Ebay Classic organs

Collapse

Announcement

Collapse
No announcement yet.

Piano to Organ or Organ only?

Collapse
This topic is closed.
X
X
 
  • Filter
  • Time
  • Show
Clear All
new posts

  • Piano to Organ or Organ only?



    Greetings: This is as close to a Woodshed forum as I can find here. </P>


    I'm a organ wanna be. I now have an M3 Hammond and a KawaiES-X weighted key piano. I've ordered the Keyboard magazine recommended course "Learn and Master the Piano" I read (from HS band) treble clef but bass clef will be a challenge.</P>


    Should I stick to the piano or do the whole process with the organ? That would be my preference......I can sell the Kawai to help finanace a Leslie for instance. </P>


    Any comment will be appreciated. I play guitar, but that's not important right now. I don't sight read guitar. </P>


    Dan</P>

  • #2
    Re: Piano to Organ or Organ only?

    Well, if you want to play organ, then I say go for it (of course you're going to get a lot of people telling you to go for the organ if you wanna play it, at least on these fora, you are). I can tell you that I am a lousy organist, but I'm an organist. So if organ is something you wanna learn, go for it.

    Comment


    • #3
      Re: Piano to Organ or Organ only?



      Learning to read music just takes patience and practice. We used to call it hammering out a part back in the dark ages. You study the score and go as slowly as you have to. There is no fault in making mistakes -- they are all learning opportunities.</P>


      If you've had a good feel for the piano, don't stop the lessons. Everything you learn about keyboard skills will serve you well in becoming an organists. The touch and phrasing will be different on the organ, but the transition isn't hard.</P>


      You may want to "jam" on the organ and yes, it will be alot better with a Leslie, but if you aren't just now learning keep your goals prioritized. The Leslie isn't as important and the learning process you are in now and if that is advanced by piano lessons, stay the course!</P>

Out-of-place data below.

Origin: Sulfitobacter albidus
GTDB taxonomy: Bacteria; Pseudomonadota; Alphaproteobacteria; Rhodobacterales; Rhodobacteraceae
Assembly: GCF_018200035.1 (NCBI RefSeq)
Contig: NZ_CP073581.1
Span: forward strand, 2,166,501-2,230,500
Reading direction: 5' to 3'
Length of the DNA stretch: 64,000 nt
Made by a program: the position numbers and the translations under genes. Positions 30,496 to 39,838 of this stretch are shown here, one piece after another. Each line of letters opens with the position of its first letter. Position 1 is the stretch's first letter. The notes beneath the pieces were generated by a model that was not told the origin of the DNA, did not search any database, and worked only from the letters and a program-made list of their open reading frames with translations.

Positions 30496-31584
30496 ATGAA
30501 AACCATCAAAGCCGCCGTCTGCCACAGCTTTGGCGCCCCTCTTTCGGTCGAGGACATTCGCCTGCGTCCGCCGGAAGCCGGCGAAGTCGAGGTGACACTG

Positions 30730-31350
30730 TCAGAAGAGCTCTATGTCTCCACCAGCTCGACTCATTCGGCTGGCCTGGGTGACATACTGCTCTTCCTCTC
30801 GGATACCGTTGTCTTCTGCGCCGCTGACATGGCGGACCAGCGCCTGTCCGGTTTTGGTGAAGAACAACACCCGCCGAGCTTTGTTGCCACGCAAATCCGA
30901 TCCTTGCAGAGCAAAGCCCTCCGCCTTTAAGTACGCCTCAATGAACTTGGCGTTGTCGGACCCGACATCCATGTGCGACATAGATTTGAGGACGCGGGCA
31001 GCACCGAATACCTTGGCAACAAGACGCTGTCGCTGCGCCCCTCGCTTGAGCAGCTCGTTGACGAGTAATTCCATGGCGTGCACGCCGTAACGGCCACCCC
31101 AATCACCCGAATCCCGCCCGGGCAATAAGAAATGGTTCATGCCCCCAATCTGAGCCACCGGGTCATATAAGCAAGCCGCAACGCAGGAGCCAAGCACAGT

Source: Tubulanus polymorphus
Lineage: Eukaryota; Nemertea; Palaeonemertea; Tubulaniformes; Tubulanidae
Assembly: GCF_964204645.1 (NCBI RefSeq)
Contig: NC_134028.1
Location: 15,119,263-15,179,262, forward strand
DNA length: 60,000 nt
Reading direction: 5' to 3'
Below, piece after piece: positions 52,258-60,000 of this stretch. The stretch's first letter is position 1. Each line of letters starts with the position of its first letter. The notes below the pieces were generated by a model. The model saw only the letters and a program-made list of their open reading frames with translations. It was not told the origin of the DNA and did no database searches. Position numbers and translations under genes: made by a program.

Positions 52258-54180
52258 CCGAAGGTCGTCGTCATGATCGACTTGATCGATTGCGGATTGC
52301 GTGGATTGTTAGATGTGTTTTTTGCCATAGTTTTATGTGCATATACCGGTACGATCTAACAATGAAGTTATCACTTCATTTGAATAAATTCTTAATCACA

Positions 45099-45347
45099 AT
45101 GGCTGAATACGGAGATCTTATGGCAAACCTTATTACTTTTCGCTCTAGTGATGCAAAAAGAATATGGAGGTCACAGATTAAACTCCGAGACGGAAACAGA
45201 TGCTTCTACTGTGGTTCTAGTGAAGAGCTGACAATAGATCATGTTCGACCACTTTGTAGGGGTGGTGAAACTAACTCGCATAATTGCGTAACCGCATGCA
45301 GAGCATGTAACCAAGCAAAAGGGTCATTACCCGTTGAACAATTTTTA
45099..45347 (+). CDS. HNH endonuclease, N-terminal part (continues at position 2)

Comment


      • #4
        Re: Piano to Organ or Organ only?

        Thanks for the advice. I'll work with both instruments at the same time. I don't want to neglect the pedals as I grow with the keyboard. You are correct about priority. A leslie would be awfully nice but not essential.

        Comment


        • #5
          Re: Piano to Organ or Organ only?



          I have been taking pipe organ lessons for a year now. It was recommended to me that if I began organ lessons with a reasonable background in piano first, it would make the process easier. I have found this to be both true and false. It is a real help to be able to read and play well before you start the organ so that you can focus on the organ, but, it is also very hard to change your playing technique for the organ after having formed solid habbits on the piano.</P>


          Dave </P>

          Comment


          • #6

            Comment


            • #7
              Re: Piano to Organ or Organ only?



              A few years ago I heard an interview on PipeDreams that Mr Barone had with Wilma Jensen, organist and teacher at ( I think it was) St George's Church in Nashville, Tn. She was featured on that show and I loved listening to her musicianship.</P>


              This isn't an exact quote but I recall her saying she felt that a piano background was essential to being a "good" organist.</P>


              What do ya'll think??</P>
              Allen T 12B

              Comment


              • #8
                Re: Piano to Organ or Organ only?



                Hi Dan. </P>


                Some recommend piano for developing finger strength and agility (pianois not forgiving of"lazy" fingering!). But the playing technique is very different. You can tell when an accomplished pianist plays an organ using piano technique instead - it will usually sound more "choppy" and sometimes the bass pedal notes will be played on the left hand instead. I can play the organ (not as good as I hope to some day) but not the piano - I really have no idea how to properly play a piano.</P>


                Bass clef would be easier to figure out if you just imagined it as a continuum from the treble clef. Just mentally stick in an extra line for the low C in the treble clef - at least that helped me. You will have 2 staves of bass clef for the organ - one for the left hand (usually) and another for the bass pedals.</P>